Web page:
- Mel Ramos
- Peek-a-boo, Platinum #2
- signed, titled and dated 1964 on the reverse
- acrylic on canvas
- 113 by 81.3cm.
- 44 1/2 by 32in.
Virginia Lust Gallery, New York
Sale: Christie's, New York, Post-War and Contemporary Art, 14 November 2002, Lot 146
Acquired directly from the above by the present owner
Robert Rosenblum, Mel Ramos: Pop Art Images, Cologne 1994, p. 41, illustrated in colour
Thomas Levy, Mel Ramos: Heroines, Goddesses, Beauty Queens, Hamburg 2002, p. 192, illustrated in colour
Donald Kuspit and Louis K. Meisel, Mel Ramos Pop Art Fantasies, New York 2004, p. 76
Painted in 1964, Peek-a-boo, Platinum #2 is one of Mel Ramos's very first paintings of the female nude. Based on a postcard of a pin-up girl viewed through a keyhole, it belongs to a series of Peek-a-boo paintings which have come to define the artist's mature style. In this suite of paintings, each is titled according to the hair colour of the 'playmate' who seductively poses in the key-shaped aperture, encouraging the beholder's voyeuristic gaze. Far from bashful, the teasing and curvaceous glamour girl in Peek-a-boo, Platinum #2 exudes confidence and encourages viewer participation. Posing for the viewer hand on hip, in her state of undress she is nonetheless fully made up in dramatic mascara and fuchsia lip gloss. Her platinum blonde locks, stylishly arranged in a quintessentially 1960s bouffant hairdo, further elevate the vintage appeal of the present example, sparking nostalgia for a very specific era which witnessed the first steps of sexual liberation.
Deliberately erotic, Ramos uses the female form in his Pop iconography to comment on the increasing use of sex to sell commercial products in the advertising industry. However, rather like Tom Wesselmann's Great American Nudes, the artist's multi-layered paintings also engage and update the motif of the nude in art history, incorporating it into a strictly Pop lexicon. In particular, Peek-a-boo, Platinum #2 explores the modernist notion of the female gaze. Like Edouard Manet's infamously confrontational female protagonists, Ramos's semi-nude (or better naked) model stares directly out of the canvas at the beholder, thereby engaging our space and co-opting the viewer into a complicit participant in this elicit exchange. While on the one hand the compositional device of the stylized keyhole puts the viewer in the position of voyeur, the fact that the blonde bombshell returns our gaze, staring back at us with a come-hither glint in her eye, means that she is aware our presence. Like Manet's painting of Nana in which the protagonist's outward gaze located the nineteenth-century male viewer in the socially proscribed environment of the stage girl's dressing room, Ramos's painting forces us to acknowledge a frank sexual exchange, laying bare the titillation that has existed for centuries in the motif of the nude, concealed behind the aesthetic veneer of art historical gloss.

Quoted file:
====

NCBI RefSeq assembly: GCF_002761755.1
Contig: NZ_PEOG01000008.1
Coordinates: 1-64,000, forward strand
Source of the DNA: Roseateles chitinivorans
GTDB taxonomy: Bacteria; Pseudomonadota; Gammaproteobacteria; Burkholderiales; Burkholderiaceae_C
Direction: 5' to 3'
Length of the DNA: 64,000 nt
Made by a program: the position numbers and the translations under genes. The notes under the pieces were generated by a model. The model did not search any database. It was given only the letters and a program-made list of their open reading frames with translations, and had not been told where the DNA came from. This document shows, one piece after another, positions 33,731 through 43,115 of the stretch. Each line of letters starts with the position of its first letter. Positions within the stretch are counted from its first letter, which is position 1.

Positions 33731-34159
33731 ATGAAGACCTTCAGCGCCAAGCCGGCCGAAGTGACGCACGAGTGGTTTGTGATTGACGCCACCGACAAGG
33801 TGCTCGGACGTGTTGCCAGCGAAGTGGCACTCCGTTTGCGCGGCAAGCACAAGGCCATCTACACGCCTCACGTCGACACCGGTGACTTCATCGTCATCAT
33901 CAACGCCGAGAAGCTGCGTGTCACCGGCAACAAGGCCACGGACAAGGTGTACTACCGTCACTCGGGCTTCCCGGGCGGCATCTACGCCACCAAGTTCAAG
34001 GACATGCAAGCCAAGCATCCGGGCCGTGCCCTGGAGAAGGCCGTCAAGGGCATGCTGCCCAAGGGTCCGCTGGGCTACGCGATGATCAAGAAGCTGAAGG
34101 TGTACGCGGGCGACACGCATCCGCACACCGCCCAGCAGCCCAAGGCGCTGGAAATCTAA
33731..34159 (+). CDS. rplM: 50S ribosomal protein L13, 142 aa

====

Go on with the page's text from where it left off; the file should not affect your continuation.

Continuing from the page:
Synthesizing the contemporary idolization of figures such as Marilyn Monroe and Brigitte Bardot into the conventions of art history, Ramos's Peek-a-boo series is a celebration of popular culture and the artist's most significant contribution to the burgeoning Pop movement. Like Warhol's 'flavoured' Marilyns, Ramos's coterie of blonde, redhead, raven and platinum pin-ups have become icons of their era, synonymous with the decade in which they were made.